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Agustí Torelló Mata
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Spain, Penedes, Cava
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TWC Blog

Here we'll provide you with information to help you discover incredible wines from around the world. Join us on our travels and learn more about our latest finds. We'll also share with you tips and tricks for selecting, storing, and enjoying your wine.

Posts Tagged ‘Primitivo’
Puglia, the Heel of Italy’s Boot.
Tuesday, April 27th, 2010

Mediterranea vinesSituated at the south-eastern tip of the Italian peninsula – essentially the heel of Italy’s boot – Apulia (Puglia in Italian), is 7th (out of 20) in terms of size and population.

Southern Italy has a proud wine history, growing grapes and producing wine for over 4,000 years. In 2000 BCE, when the first traders arrived in what’s known today as Puglia, a local wine industry was already thriving. Today, Puglia produces approximately 50 million cases of wine annually (3rd in Italy in terms of production and larger than Chile’s total annual output), with quality rising with every vintage. There are 25 DOCs in the region, and 6 IGTs.

Geographically it is the least mountainous region in Italy, mainly made up of broad plains and low-lying hills, the highest parts (found in the north) only reach 1150 metres amsl. The climate is Mediterranean (warm, dry summers and mild, wet winters), and the soils mainly calcareous overlaid with iron-rich topsoil.

Despite being almost surrounded by water – Puglia is bordered by both the Adriatic and Ionian Seas, giving it one of the longest coastlines of any region in Italy – it is a very dry region. In fact the Roman’s named the region a-pluvia, which means “lack of rain.” Its few rivers are torrential and what rainwater there is permeates the bedrock to provide an abundant source of groundwater.

Principal wine centres include Lecce, Martina Franca, Manduria (known for Primitivo), and Salice Salentino. More than 60% of the production is red wine, and for years the region was known a supplier of bulk wine, much of which was sent to the north of Italy, and other parts of Europe, to be (legally and illegally) blended into local wines.  Today, while this practice has essentially stopped, only about 2-3% of production is DOC and still only a quarter of production is sold in bottle.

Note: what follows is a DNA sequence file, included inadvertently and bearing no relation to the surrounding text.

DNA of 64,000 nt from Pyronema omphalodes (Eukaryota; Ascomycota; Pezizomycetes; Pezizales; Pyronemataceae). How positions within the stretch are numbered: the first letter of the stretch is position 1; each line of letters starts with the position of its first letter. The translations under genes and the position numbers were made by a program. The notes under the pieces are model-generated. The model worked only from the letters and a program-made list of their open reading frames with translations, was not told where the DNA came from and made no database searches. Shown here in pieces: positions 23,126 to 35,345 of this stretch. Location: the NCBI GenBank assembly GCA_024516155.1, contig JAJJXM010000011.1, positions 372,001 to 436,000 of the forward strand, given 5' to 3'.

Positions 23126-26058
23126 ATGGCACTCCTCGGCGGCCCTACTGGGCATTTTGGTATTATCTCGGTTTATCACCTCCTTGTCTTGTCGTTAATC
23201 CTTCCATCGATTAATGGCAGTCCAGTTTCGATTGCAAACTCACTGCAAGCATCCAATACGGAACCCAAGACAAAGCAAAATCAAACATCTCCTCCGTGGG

The flagship red grape of Puglia is Primitivo, a relative of California’s Zinfandel grape. Primitivo wines are luscious, rich and full, yet definitely “food wines”.  The best examples come from Primitivo du Manduria DOC, and if you haven’t tried our version from Vinicola Mediterranea it’s worth a look.

Negroamaro (literally meaning “black bitter”) is an indigenous grape, often found in the wines of the Salice Salentino and Squinzano DOCs in the south. It is Italy’s 6th most planted grape, and can produce full-bodied, intense, and spicy wines: dark fruit aromas and flavours, with just the right touch of acidity. The 2007 version from our producer is now on the list of a few restaurants in Toronto.  

Uva di Troia (literally “Grape from Troy”, reflecting the region’s Ancient Greek influence) is grown mainly in the north and centre of the region, near Foggia and Barletta, and represents the base of the Castel del Monte DOC wines. An interesting grape, it appears to be losing popularity amongst growers, who seem to prefer Puglia’s better-known red wine grapes.

For white wines, the Bombino Bianco and Verdeca grapes show the most promise, and Chardonnay can be good too, but there’s still a lot of bland Trebbiano planted. The rosés of Puglia (often made from Negroamaro) deserve more attention than the whites.

Puglia is also one of the most fertile regions in all of Italy, on a par with the Po Valley in Italy’s north. Olive trees, wheat, and vines, cover the land like a colorful patchwork: literally an immense farm producing tomatoes, artichokes, lettuce, fennel, peppers, and onions. Add to this being surrounded by a sea full of fish.

Typical dishes include seafood (raw and cooked), Orecchiette (literally “little ears”) pasta, roasted lamb, flavored breads, and fresh sheep’s milk cheese (ricotta, pecorino, and “Burrata di Andria,” which must be consumed within 24 hours to be properly appreciated).